Christian Identity Theft CoveragePurchasing identity theft coverage may be the economic equivalent of squashing an ant with a hammer. As far as insurance is concerned, this type of coverage is relatively inexpensive with most policies ranging from about $25 to $100 a year. But many financial experts seem to agree that the ones benefiting most from the sale of identity theft policies are the insurance companies selling the coverage and not the victims of this crime. While it's true that the number of people who are victimized by identity theft is astronomical, only a few find themselves in a dire situation. For most people, the extent of the fraud is the criminal use of a credit card account. Though this is an aggravation, the account holder is very seldom liable for any fraudulent charges. Most credit card companies will quickly close an account that has been compromised and mail out new cards to the account holder as soon as they are notified of a problem. Having identity theft coverage really doesn't help consumers in this type of situation.
According to the Federal Trade Commission, which tracks these statistics, more than eight million Americans have been victimized. That's a very high number, but only a few of these had their actual identity stolen. This occurs when a criminal takes over someone else's name and/or social security number so that credit card accounts and other types of debt are accessed. The criminal may even divert financial statements to another address so that an individual doesn't realize that accounts are being used in his or her name. In the most extreme cases, criminals have even bought houses or accessed government benefits using an unsuspecting person's identity. The fraudulent activity may not be discovered until the persons credit reputation is completely ruined. The wise King Solomon wrote that: "A good name is rather to be chosen than great riches, and loving favour rather than silver and gold" (Proverbs 22:1). Conscientious people naturally want to protect their good names. But just like flood insurance doesn't keep a flood from ruining personal belongings and car insurance doesn't keep an automobile accident from occurring, identity theft coverage doesn't prevent someone from stealing someone else's name and good credit rating. The benefits of the policy, as touted by the insurance companies offering these types of products, come after the crime has occurred.
A typical identity theft coverage policy covers certain expenses a victim might incur in trying to restore his or her good name and creditworthiness. The marketing materials promote the coverage of such expenses as telephone calls, notary fees, the costs of certified mail, and lost wages. Some attorney fees may also be covered, though typically these require pre-approval by the insurance company. Potential customers should look at these promoted benefits very carefully to determine just how valuable they are. For example, many people now have access to free long distance phone services either through their landlines or cell phones. The companies that victims need to contact often have toll-free phone numbers. So this benefit might not be worth much. Similarly, though the costs of notary fees and mailing documents via certified mail certainly can add up, such expenses will very rarely become exorbitant.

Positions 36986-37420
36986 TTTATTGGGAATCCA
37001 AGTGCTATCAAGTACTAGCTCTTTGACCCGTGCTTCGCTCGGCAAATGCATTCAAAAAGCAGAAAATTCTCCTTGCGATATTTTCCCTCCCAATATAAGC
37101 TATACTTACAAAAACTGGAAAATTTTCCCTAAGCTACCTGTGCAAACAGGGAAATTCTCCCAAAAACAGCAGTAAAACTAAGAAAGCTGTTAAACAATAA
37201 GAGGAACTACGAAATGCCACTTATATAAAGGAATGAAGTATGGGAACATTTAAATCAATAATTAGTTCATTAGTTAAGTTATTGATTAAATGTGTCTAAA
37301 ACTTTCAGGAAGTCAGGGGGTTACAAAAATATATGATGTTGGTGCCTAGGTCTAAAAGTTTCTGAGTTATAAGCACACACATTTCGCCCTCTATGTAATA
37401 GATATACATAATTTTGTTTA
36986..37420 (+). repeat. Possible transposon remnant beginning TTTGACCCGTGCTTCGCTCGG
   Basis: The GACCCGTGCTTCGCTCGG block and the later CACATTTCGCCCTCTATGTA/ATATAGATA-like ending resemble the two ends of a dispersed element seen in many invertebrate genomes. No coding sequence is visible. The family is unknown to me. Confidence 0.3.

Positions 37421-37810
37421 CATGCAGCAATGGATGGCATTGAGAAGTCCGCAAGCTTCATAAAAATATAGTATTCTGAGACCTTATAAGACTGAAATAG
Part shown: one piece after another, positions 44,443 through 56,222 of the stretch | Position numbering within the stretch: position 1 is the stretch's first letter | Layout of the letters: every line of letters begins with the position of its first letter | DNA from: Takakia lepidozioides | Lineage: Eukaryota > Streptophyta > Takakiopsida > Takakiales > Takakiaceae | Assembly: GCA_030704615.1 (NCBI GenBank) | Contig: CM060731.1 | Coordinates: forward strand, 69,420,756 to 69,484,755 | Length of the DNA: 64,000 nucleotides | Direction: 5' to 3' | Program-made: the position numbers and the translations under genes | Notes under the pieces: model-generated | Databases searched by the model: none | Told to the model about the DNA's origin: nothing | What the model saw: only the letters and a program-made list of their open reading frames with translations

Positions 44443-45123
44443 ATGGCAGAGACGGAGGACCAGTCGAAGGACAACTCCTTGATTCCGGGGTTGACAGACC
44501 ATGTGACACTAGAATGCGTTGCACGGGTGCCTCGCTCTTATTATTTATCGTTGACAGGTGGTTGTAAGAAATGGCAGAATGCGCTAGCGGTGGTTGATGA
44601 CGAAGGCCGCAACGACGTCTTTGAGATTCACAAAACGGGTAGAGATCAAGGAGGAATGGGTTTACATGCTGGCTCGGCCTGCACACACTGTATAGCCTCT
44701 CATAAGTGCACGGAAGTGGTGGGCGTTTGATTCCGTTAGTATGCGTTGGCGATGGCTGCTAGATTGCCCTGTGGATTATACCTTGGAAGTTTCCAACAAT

The benefit of recovering lost wages is appealing to many potential customers. The process of restoring a good reputation can take a great deal of time and a victim may need to take days from work to deal with the consequences of the fraud. An identity theft coverage policy that reimburses for lost wages sounds very appealing, but once again prospective customers are advised to look at the details of the policy. The insurance company may set limits, restrictions, or caps on this benefit. For example, a person in a salaried position may have to take vacation or personal hours when taking time away from the job. If so, the individual is being compensated by the employer. Will the insurance company still provide a lost wages benefit in these circumstances? What about the retired person? Will he receive any compensation for his time away from leisure or volunteer pursuits? These types of questions should be considered by potential customers.
Another benefit of a Christian identity theft coverage policy is the payment of some attorney fees. This is another attractive feature since legal costs can be very expensive. But as stated above, any attorney fees will probably need to be pre-approved by the insurance company before being incurred. Additionally, financial experts advise that very rarely does anyone need legal assistance to restore a credit reputation. In addition to taking a closer look at the provisions of an insurance company's policy, potential customers should look at the total limits of the identity theft coverage. Typically, the limits range from $10,000 to $15,000. Some policies may have a deductible of $100 to $500. Policies also differ in the services they offer after fraud occurs. Some policies may provide extensive assistance and resources during the restoration process. Others may offer guidance, but leave the client to make the necessary phone calls and handle the details. With all this information, it's easy to see that even the small expense of an identity theft policy may be too much for a company that doesn't provide extensive services. But consumers who want the peace of mind that an identity theft coverage policy provides should comparison shop, ask lots of questions, and read the fine print first. Homeowners may be able to get an inexpensive rider on their current homeowners' insurance policy.